If you are experiencing signs of vertigo, it is important to determine what is causing it. Since the majority of vertigo symptoms are the result of BPPV, it is fortunate that there is a very simple and definitive test that can determine if you have BPPV. It is called the Dix-Hallpike test, and it involves moving a patient into certain positions and then analyzing the resulting symptoms if any occur. Basically, the person is seated on an examination table, and his head is turned either to the right or left. He is then moved quickly into a lying down position, with his head hanging off the end of the table. The patient must keep eyes open at all times, and the practitioner can then watch for signs of nystagmus. It is almost a certain diagnosis if nystagmus is observed, and if the patient experiences vertigo after 5 or 10 seconds, and if the vertigo disappears in less than a minute. Once the vertigo has passed, he is returned to a sitting position and the procedure is done in reverse, turning the head the opposite way. Sometimes returning to a sitting position will also elicit vertigo and nystagmus in the opposite rotary direction. It is rare that anyone has BPPV in both ears. The ear that is downward during the procedure is the affected side. Once the Dix-Hallpike test has indicated positive for BPPV, it is fairly safe to assume that other causes of vertigo can be dismissed.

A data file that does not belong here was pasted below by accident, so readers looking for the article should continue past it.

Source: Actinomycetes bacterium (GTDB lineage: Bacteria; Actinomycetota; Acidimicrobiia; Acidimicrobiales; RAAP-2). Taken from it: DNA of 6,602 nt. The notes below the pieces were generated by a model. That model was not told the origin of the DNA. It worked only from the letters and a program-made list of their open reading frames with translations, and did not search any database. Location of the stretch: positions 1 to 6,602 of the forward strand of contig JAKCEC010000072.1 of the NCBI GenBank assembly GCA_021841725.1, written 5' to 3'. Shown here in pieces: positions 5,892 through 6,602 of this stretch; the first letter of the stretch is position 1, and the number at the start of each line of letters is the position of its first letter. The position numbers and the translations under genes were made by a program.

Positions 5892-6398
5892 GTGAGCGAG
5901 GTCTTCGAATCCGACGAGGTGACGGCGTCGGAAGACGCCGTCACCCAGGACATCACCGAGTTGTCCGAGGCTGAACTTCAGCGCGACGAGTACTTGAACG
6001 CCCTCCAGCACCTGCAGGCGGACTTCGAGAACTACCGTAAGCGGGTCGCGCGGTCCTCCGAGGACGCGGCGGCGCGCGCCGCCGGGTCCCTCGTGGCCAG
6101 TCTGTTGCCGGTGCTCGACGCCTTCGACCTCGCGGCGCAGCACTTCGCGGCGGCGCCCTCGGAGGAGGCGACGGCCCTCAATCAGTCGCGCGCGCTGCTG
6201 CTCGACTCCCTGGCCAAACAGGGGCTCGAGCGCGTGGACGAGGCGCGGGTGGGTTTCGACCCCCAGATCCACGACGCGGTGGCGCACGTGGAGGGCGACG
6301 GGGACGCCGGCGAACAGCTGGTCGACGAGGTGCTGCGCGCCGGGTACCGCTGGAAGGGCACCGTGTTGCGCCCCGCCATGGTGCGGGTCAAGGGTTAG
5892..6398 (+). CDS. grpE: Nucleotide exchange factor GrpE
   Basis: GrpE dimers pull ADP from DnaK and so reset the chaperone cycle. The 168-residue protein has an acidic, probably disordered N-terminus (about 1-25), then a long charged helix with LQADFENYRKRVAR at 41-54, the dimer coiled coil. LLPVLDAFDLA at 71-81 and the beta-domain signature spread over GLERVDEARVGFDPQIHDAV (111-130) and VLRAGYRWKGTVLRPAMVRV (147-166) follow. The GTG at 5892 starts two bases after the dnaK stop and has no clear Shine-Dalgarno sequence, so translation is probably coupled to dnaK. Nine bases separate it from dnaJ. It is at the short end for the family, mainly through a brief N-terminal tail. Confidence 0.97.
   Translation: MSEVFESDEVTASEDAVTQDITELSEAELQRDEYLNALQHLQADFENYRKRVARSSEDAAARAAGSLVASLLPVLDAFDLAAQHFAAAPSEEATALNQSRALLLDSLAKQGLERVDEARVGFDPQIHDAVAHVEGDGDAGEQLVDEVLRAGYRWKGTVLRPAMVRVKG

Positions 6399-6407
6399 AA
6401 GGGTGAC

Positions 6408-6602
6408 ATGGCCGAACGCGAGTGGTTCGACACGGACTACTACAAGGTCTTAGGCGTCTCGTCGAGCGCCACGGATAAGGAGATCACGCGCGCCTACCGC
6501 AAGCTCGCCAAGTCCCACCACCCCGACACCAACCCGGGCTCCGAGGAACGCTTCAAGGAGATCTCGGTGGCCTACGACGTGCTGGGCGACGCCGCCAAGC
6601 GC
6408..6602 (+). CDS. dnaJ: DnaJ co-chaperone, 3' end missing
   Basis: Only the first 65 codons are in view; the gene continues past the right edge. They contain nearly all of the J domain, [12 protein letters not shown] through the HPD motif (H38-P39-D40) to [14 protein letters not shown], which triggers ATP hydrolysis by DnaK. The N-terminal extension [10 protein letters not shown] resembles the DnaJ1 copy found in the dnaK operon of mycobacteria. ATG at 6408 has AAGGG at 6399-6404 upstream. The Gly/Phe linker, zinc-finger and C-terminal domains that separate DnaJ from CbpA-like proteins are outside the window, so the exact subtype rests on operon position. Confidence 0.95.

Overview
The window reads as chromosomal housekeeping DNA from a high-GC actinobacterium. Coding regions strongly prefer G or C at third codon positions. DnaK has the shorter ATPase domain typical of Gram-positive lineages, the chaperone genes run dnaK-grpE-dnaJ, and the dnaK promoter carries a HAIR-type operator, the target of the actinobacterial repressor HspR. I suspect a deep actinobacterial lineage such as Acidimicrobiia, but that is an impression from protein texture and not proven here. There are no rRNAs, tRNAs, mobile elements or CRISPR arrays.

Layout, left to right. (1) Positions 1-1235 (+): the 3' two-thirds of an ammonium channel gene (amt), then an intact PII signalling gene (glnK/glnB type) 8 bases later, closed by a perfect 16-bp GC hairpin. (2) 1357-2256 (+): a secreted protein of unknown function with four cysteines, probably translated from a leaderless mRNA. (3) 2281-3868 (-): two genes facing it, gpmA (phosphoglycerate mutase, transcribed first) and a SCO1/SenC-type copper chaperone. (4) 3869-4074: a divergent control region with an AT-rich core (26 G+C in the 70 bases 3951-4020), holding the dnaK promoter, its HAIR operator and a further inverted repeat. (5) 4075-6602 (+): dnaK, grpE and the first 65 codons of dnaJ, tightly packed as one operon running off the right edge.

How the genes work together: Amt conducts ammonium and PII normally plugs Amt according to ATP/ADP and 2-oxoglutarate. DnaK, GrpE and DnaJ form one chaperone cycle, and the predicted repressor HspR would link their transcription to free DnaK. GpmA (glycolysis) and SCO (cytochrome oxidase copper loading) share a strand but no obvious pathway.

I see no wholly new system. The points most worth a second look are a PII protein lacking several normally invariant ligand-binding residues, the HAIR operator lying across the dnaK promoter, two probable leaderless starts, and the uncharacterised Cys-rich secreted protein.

What About Treatment for BPPV?
BPPV, and vertigo in general, can be a very troublesome condition, although it is rarely dangerous, except indirectly due to the danger of falling during an episode. But it can be extremely upsetting to your daily routine. In that sense, it could be called life controlling in some cases. But, there is a bit of good news associated with BPPV: There is an excellent non-invasive, drug-free treatment available for BPPV that is successful over 90% of the time. It is known as the Canalith Repositioning Procedure (CRP). Also known as the Epley Maneuver, it involves putting patients through a series of movements that are designed to move the otoconia from the semicircular canal back into the utricle where they won’t cause problems anymore. CRP only takes about five minutes, but the patient is not allowed to lie down flat or bend over for 48 hours. They must sleep propped up in pillows or in a reclining chair, and that is the hardest part of the whole procedure. In two weeks, the Dix-Hallpike test is repeated, and about 80% of patients are symptom free. If it is necessary, CRP can be repeated, and the success rate then approaches 95%.
Vertigo can be very uncomfortable and disruptive to a person’s life, but it is indeed fortunate that most vertigo can be cured without surgery or drugs. When dealing with such a delicate system as the inner ear, the discovery of a procedure such as CRP is truly a blessing.